Signs of Sustainability

We have a long way to go, but we're making progress. Here are some signs that we are moving towards sustainability.

October 11, 2019

What is the Greenest Building?

Tompkins Weekly 10-9-19

By Pat Longoria

When asked to envision the greenest building, the image that most likely comes to mind is a sleek new structure with solar panels and energy-efficient windows, heating and cooling systems and lighting.

Think again. Picture instead a sturdy, old, brick schoolhouse converted into apartments with original, tall windows that let in natural light and high ceilings that encourage air flow or a renovated older farmhouse whose old-growth timbers and wide-plank floors are more durable than wood used in new construction.

Both of these buildings represent significant embodied energy. Embodied energy is all the energy that was originally consumed to produce, transport, and bring together the materials to make a building.

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September 26, 2019

Kitchen Theatre Implements Green Practices

Tompkins Weekly 9-25-05

By M. Bevin O’Gara

Theatre by its nature is the least green of all art forms: shows are built, they open to the public, and they close only a few short weeks later. Without a lot of time, staff and bandwidth, much of the material that make theatrical design magical ends up in dumpsters.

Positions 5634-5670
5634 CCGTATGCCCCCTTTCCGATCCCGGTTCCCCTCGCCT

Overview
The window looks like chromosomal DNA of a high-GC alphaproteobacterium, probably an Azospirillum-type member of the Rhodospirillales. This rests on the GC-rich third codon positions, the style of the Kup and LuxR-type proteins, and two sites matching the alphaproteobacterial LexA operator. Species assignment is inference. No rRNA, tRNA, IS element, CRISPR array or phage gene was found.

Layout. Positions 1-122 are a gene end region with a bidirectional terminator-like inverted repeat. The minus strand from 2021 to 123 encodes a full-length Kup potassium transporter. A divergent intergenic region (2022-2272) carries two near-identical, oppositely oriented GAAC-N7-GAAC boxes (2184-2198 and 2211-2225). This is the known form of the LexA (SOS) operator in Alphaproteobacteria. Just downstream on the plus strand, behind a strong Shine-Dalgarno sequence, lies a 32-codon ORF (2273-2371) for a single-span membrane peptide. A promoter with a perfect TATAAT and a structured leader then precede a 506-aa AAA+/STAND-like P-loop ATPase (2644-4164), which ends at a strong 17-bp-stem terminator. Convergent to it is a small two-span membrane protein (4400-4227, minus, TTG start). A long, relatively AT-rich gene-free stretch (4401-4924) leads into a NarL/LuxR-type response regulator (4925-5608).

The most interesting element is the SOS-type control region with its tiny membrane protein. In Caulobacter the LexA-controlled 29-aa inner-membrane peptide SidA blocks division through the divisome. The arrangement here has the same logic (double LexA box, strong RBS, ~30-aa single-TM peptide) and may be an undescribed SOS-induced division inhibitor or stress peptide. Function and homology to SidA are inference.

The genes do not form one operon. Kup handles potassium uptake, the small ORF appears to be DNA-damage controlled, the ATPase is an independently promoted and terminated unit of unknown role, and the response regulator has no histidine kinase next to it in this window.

The Kitchen Theatre Company (KTC) has long been committed to producing high-quality productions while trying to maintain as green a footprint as possible, including the building of our LEED-certified green facility in Ithaca’s West End. And last season, we took a major step in making our methods more efficient and sustainable in terms of production elements by adopting and enacting a new Green Initiative.

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September 11, 2019

Caroline Project Distributes LEDs

Tompkins Weekly 9-11-19

By Emily Adams

On Saturday, Oct. 5, volunteers with the Brighten Up Caroline project will begin distributing more than 10,000 LED light bulbs to Caroline residents. Their goal? To help Caroline residents use roughly one million fewer kilowatts of electricity and save roughly $125,000 per year, starting immediately!

How is this possible? Every 9W LED light bulb that replaces an old-fashioned 60W incandescent bulb will save 765 to 1,224 kilowatts of energy over the 13-to-22-year lifetime of that new bulb. At today’s electricity rates, that is more than $100 in savings per bulb. If a resident replaces 12 incandescent bulbs that are lit for three or more hours each day, that household will save more than $80 per year. And if volunteers can reach all 1,550 households in Caroline, that adds up to big savings, for residents and the planet as well.

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